TRIPOLI (Reuters) - The former Libyan parliament replaced in national elections in June reconvened on Monday to elect an Islamist-backed deputy as prime minister, challenging the authority of the turbulent country’s new legislature.
The old General National Congress (GNC), where Islamists had a strong voice, has refused to acknowledge the legitimacy of its successor assembly, the House of Representatives, which is dominated by liberals and federalists.
A parliamentary spokesman said the GNC, which met in the capital Tripoli, elected Omar al-Hasi as its new leader. The House of Representatives meets in the eastern town of Tobruk, far from the continuing clashes in Tripoli and Benghazi.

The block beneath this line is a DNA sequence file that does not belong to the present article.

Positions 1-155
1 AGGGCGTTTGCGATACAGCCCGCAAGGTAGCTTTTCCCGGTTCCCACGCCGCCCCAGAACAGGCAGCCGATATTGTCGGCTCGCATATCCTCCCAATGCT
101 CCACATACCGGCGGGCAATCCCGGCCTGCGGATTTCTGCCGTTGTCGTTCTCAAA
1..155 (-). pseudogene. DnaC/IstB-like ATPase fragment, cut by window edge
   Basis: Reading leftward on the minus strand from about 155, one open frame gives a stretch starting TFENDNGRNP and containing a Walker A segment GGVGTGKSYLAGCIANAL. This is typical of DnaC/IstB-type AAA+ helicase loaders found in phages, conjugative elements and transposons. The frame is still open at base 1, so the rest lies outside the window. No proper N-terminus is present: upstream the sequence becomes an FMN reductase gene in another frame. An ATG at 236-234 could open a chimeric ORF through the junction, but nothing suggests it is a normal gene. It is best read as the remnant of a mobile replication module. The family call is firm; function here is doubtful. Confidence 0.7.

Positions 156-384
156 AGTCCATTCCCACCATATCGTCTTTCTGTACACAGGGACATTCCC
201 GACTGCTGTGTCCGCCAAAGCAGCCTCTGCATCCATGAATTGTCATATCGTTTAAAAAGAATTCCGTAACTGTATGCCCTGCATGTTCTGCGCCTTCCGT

The GNC reconvened after armed factions from the western city of Misrata forced a rival faction from Zintan out of Tripoli’s main airport on Saturday after a month of fighting.
The Misrata-led brigade, backed by an Islamist militia called Operation Dawn, had called on the GNC to resume work. The Zintan faction opposed the old assembly and many in Misrata feel the new parliament does not represent the majority.
The struggle is part of the anarchic situation in Libya where the Zintanis and Misratis, who joined forces in 2011 to topple strongman Muammar Gaddafi, have now turned their guns on each other to monopolise power and exploit oil resources.
Western powers fear Libya will turn into a failed state or break out in civil war as the government is unable to control various armed groups in a country awash with heavy weapons.
Reporting by Feras Bosalum; Writing by Ulf Laessing; Editing by Tom Heneghan
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